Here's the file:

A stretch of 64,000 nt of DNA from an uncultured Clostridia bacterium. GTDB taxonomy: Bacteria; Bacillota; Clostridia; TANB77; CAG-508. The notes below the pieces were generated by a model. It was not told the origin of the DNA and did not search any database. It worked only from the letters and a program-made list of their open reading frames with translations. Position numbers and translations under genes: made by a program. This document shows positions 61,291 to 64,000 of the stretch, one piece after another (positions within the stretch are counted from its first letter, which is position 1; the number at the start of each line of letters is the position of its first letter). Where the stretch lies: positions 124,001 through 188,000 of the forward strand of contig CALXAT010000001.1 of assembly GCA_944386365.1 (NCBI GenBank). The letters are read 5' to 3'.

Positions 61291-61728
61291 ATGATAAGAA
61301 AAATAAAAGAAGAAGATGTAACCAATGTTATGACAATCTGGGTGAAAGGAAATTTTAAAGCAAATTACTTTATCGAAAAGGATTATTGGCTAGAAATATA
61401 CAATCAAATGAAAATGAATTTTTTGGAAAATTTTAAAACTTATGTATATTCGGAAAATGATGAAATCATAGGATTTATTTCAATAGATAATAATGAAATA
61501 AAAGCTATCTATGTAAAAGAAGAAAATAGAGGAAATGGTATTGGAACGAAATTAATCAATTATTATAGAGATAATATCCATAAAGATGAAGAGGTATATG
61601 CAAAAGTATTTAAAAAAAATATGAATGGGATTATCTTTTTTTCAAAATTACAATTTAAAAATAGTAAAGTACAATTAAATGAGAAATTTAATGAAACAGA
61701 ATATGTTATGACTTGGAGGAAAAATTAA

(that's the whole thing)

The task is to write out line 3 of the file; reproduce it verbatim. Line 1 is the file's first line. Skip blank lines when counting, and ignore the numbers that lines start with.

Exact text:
61291 ATGATAAGAA